Supreme Court of Virginia Upholds Unjust Enrichment Claim by Downstream Supplier
A slim majority of the Supreme Court of Virginia recently affirmed a judgment in favor of a supplier against a general contractor for materials that a subcontractor had ordered from the supplier but not paid for. The case, Davis v. FTJ, is a cautionary tale for those who expect their legal obligations to end with the contracts they make. Under this case, “implied” contracts – i.e., fictional contracts implied by law – may carry those obligations much further.
The general contractor in Davis engaged a subcontractor to provide drywall and metal framing for a project in Arlington County, Virginia. The subcontractor agreed to purchase materials for the project from a specific supplier. The subcontractor then completed a “Credit Application and Agreement,” through which it promised to pay the supplier for the materials.
For its part, the general contractor executed a joint check agreement (“JCA”) with the subcontractor and supplier. By virtue of the JCA, the general contractor agreed to add the supplier as a payee of any checks cut to the subcontractor for materials. The JCA “[did] not constitute an assignment of fund[s],” and it did not “create any contractual relationship or equitable obligation between [the general contractor] and Supplier.” The JCA basically just prevented the subcontractor from absconding with money it received from the general contractor for the materials provided by the supplier.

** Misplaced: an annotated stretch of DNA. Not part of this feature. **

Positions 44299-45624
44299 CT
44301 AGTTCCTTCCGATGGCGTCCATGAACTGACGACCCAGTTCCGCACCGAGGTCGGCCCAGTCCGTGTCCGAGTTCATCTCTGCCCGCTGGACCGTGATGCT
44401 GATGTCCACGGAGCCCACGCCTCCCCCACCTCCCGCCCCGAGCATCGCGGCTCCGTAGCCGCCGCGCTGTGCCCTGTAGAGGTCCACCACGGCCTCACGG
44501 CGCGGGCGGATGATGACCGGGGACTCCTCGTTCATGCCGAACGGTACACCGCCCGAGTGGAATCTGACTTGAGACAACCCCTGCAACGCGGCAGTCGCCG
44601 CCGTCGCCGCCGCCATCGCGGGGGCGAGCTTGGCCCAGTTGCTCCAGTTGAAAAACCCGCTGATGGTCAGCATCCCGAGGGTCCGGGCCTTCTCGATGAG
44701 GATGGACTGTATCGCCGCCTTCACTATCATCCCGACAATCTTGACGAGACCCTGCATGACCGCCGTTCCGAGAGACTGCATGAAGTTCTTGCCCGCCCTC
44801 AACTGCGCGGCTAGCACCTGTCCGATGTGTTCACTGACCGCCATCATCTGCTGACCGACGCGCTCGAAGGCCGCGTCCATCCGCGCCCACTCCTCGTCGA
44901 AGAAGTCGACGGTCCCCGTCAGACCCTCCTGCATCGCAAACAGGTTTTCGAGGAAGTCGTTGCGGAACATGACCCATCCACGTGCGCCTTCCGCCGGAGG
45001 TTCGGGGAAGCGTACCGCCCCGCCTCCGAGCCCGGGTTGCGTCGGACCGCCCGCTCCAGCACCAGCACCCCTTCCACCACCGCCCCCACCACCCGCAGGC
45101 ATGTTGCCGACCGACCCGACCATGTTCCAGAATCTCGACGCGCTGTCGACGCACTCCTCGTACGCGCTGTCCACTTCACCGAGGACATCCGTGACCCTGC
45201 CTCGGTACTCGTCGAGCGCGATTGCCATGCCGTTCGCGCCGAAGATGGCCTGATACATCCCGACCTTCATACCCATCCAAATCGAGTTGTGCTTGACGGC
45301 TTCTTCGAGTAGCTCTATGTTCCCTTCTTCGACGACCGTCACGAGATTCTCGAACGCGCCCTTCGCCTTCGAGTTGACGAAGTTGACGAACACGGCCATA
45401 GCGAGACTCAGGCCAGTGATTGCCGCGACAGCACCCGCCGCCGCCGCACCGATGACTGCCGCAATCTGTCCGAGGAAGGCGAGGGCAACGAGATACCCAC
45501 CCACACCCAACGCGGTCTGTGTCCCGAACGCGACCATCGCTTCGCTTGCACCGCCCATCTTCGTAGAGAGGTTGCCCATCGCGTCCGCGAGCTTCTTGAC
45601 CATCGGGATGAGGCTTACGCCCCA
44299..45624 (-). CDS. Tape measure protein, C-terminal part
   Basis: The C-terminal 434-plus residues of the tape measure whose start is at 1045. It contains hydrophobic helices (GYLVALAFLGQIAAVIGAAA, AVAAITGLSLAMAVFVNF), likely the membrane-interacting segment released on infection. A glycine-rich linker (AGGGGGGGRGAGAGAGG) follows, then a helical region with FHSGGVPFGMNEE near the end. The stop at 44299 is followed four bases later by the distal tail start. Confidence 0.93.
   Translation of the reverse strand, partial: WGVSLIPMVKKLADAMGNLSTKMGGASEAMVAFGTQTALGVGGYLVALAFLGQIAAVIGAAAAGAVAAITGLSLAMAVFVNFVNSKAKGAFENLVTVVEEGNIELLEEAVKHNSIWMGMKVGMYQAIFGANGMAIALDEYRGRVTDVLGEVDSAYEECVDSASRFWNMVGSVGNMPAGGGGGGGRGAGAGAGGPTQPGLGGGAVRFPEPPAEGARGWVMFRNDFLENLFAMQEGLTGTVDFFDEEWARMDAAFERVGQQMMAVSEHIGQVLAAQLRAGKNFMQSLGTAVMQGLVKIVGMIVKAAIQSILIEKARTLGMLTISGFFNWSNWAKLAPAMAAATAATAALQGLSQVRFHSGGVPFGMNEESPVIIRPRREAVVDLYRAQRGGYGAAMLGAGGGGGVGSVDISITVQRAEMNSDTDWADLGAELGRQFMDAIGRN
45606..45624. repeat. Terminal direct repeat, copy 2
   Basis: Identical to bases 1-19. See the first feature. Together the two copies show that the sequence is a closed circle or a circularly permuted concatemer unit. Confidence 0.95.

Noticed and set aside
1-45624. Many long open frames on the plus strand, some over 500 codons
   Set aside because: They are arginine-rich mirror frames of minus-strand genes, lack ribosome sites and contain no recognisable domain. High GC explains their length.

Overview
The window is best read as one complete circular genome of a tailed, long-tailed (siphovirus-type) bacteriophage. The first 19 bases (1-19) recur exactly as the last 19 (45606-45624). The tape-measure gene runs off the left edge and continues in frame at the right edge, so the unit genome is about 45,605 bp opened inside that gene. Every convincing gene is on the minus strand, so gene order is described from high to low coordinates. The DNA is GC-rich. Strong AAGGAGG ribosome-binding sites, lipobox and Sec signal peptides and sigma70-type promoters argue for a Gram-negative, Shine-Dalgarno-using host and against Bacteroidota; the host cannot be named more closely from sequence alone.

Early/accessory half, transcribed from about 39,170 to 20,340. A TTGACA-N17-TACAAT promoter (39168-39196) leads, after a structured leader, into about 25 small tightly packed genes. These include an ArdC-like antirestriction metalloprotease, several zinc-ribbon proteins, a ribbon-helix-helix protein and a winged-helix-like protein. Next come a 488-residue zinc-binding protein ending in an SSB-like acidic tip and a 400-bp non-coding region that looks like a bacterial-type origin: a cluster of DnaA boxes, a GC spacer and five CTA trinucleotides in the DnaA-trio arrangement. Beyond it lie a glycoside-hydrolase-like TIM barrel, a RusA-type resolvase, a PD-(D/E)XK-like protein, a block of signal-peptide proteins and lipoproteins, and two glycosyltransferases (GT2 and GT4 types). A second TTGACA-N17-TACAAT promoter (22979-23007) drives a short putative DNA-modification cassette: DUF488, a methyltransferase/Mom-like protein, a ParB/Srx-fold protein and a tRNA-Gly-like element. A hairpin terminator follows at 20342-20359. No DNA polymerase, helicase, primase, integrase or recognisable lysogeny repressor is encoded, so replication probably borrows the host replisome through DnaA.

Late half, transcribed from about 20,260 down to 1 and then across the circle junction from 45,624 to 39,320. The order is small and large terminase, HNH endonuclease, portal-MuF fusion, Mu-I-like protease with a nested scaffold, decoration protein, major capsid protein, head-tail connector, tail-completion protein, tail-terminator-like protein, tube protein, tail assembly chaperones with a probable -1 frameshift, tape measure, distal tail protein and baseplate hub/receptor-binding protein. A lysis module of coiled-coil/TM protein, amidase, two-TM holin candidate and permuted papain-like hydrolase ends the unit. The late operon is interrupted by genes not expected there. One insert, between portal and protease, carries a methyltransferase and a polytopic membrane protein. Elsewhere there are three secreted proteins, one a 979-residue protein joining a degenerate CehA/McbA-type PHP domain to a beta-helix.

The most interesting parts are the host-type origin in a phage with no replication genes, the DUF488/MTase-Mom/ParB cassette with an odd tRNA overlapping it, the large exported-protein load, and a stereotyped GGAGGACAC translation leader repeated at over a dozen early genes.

The supplier began shipping materials in 2016 and, after repeated payment delays, reached out to the general contractor in November 2016, December 2016, and January 2017. Each time, the general contractor responded that a joint check had been or would be written. The supplier, in turn, shipped more materials.
In early 2017, the general contractor learned that the subcontractor was having “payroll payment problems,” and was struggling to supply enough manpower to complete the project. By March, it was clear the subcontractor could not pay for materials, either. The supplier knew none of this, however.
On March 22, 2017, the general contractor notified the supplier that it was having problems with the subcontractor. During the call, the general contractor did three things: 1) it asked the supplier not to ship any more materials on the joint check account, 2) it requested a credit application for purposes of ordering materials directly, and 3) it assured the supplier that there were ample funds to pay the outstanding invoices.
The general contractor never ordered any materials directly from the supplier. It did, however, continue to discuss payment of the outstanding invoices with the supplier, and informed the supplier that those invoices were being processed.